Scooby the Chihuahua jumped from one basketball to another Saturday night at McKale Center, unerring, doing everything but taking a bow. In the Doggie Olympics, it would’ve been a 10.0.
The crowd went nuts.
Scooby climbed up his trainer Christian Stoinev’s back and stood on his head. And when Stoinev did a handstand, Scooby walked up Stoinev’s back and balanced on his feet.
The crowd roared.
And just before Arizona’s basketball team returned from its halftime break, Scooby walked across midcourt on his two front legs, opened the lid to an old-fashioned boom box, and hopped in.
Scooby was so good, and so well-received, you’d have thought Steve Kerr had returned to McKale, swishing a 3-pointer to beat Duke.
Scooby the Chihuahua was everything UA basketball fans expected from the Wildcats this season, earning one ovation after another, doing whatever necessary, especially when you thought you’d seen it all.
Perhaps Scooby lit the fuse Saturday, because Arizona awakened from a two-game snooze and played about as well as any college basketball team can.
In danger of losing their significance, the Wildcats roughed up USC 81-67 on a night energy filled the arena and Arizona moved closer to another Pac-12 championship.
Sean Miller put some perspective on the week without being asked.
“We are 81-3 in our last 84 games at McKale,” he said.
“Our season right now — the regular season — is down to three weeks.”
It’s Go Time.
Miller didn’t change much Saturday, but his team did.
He didn’t deploy a zone defense. He spent most of the night in his customary freak-out mode on the sideline. And he didn’t bench anybody or activate a forgotten soul from exile.
It was basketball the way Arizona fans pictured it a few months ago. Rawle Alkins was terrific, scoring 20 points just when you began to wonder if he had lost his touch. Alkins shot a combined 4 for 20 in consecutive losses to Washington and UCLA and was MIA when the Wildcats needed him most.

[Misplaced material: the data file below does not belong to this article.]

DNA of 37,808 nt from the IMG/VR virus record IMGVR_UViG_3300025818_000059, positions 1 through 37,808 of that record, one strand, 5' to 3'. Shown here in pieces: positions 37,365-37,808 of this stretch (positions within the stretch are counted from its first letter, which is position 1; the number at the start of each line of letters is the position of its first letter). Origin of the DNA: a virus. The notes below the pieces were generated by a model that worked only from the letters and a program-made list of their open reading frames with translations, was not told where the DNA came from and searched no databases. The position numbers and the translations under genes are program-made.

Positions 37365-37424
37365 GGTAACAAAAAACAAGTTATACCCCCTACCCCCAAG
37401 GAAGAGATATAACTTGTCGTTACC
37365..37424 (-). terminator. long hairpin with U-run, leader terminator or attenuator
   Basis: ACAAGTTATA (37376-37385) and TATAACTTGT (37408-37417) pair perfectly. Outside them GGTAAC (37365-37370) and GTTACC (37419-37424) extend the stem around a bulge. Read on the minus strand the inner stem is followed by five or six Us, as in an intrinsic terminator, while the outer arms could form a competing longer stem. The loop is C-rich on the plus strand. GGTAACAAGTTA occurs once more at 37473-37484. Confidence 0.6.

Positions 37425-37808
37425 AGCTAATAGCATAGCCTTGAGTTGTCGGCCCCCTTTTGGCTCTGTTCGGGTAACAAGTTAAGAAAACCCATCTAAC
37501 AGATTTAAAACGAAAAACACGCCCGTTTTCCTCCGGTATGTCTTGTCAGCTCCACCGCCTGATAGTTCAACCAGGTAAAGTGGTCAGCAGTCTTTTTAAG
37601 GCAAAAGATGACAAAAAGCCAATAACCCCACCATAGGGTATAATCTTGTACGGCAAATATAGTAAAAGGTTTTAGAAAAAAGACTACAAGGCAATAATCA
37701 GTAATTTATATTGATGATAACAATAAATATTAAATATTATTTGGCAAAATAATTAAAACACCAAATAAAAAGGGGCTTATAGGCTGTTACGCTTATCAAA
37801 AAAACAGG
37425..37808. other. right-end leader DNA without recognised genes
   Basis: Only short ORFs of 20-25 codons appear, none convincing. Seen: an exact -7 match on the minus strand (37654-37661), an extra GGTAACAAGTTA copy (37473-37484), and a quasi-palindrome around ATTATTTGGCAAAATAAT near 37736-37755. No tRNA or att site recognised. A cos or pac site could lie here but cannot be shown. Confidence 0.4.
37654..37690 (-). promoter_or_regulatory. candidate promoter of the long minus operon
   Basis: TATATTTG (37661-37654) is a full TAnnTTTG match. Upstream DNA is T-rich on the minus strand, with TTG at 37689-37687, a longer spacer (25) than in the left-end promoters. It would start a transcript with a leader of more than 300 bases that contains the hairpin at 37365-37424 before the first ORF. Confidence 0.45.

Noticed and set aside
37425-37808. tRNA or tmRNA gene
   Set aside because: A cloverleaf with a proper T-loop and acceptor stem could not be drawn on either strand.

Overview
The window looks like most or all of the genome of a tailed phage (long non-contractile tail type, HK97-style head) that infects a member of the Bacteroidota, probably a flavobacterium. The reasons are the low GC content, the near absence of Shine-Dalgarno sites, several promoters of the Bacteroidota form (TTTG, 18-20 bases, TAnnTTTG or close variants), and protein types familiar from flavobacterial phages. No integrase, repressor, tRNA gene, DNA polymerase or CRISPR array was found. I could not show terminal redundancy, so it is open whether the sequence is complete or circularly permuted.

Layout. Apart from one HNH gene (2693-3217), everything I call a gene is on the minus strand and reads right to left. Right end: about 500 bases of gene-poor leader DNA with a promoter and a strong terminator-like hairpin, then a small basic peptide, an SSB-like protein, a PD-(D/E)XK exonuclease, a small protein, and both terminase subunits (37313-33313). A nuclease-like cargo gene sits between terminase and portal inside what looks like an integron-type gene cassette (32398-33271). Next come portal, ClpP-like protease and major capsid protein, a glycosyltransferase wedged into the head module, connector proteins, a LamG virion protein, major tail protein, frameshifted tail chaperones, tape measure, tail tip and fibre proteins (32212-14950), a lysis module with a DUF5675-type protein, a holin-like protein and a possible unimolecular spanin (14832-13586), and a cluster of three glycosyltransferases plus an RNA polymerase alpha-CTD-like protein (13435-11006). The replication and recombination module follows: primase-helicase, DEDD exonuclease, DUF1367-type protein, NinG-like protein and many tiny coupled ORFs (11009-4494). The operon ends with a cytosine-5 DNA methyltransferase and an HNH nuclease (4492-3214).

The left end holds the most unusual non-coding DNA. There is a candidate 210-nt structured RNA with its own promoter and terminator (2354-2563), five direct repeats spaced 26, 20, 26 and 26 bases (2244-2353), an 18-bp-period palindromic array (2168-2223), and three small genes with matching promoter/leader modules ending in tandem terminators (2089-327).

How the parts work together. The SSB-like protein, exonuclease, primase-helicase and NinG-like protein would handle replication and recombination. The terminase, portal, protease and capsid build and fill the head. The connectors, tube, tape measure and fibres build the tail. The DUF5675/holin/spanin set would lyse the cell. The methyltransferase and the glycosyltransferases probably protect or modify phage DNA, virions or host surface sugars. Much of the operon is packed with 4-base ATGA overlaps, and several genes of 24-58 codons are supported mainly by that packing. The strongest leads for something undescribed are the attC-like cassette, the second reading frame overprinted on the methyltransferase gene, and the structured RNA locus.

But on Saturday, Alkins was like a Splash Brother, hitting 3-balls from everywhere. The team that seemed to have one foot in the grave came alive. If Alkins is that productive, or even close, the next month, the Wildcats will win the Pac-12 championship and work their way into a reasonably advantageous seed, perhaps a No. 2 or No. 3.
So many Top 25 teams continue to lose, day after day, that most of the coveted NCAA Tournament seeds remain available.
One man like Alkins can change a lot in college basketball, especially when he’s on the floor with Deandre Ayton and Allonzo Trier.
“They are extremely challenging to guard because they have weapons at every position,” said USC coach Andy Enfield. “This is the first game that the other team has outplayed us significantly in the second half.”
Miller’s one change Saturday was isolating Ayton defensively, assigning him mostly to USC’s Bennie Boatwright rather than have him be a Swiss Army Knife on the interior.
“This team goes as Deandre goes,” said Miller. “His defense sets the tone for a lot of what we do. It set the tone tonight.”
The UA defense that was a sieve against UCLA, allowing 52 percent shooting and 11 3-pointers. It wasn’t an Iron Curtain against the Trojans, but it was effective, limiting USC to 44 percent.
“Our defense was night-and-day different,” said Miller. “Even when they scored, they earned it.”
Saturday’s losses by USC, UCLA and Washington supplied Arizona with a two-game cushion at the top of the league.
The brawl for second place is going to be a classic. Arizona State is back in the picture, and Thursday’s game in Tempe will be one of the most anticipated in the series since the Fred Snowden vs. Ned Wulk days, back when Arizona was still part of the wild frontier.
But even after Thursday’s game, Arizona must hit the Oregon Trail, and that’s so harrowing that a split might be considered a good week.
What else do you expect in this unpredictable season?
If you’ve watched Miller it’s almost as if he’s aging game to game, sort of the way a president ages over four years. He’s got a touch of gray in his hair, his sideline theatrics seem to be never-ending and his coaching, game-planning and roster management skills have been questioned and debated in every watering hole in Tucson.
Some days he’s portrayed as the man who has gone 81-3 at McKale.
Some days he’s the guy who stubbornly won’t play a zone defense when it seems like it’s the only thing that can fix his defensive-challenged team.
Arizona is 20-6. That’s the low-bar level in Tucson. No one’s walking away from McKale Center thinking that a victory over USC means Arizona will go from No One to No. 1 anytime soon.
For all intents, the season starts Thursday in Tempe.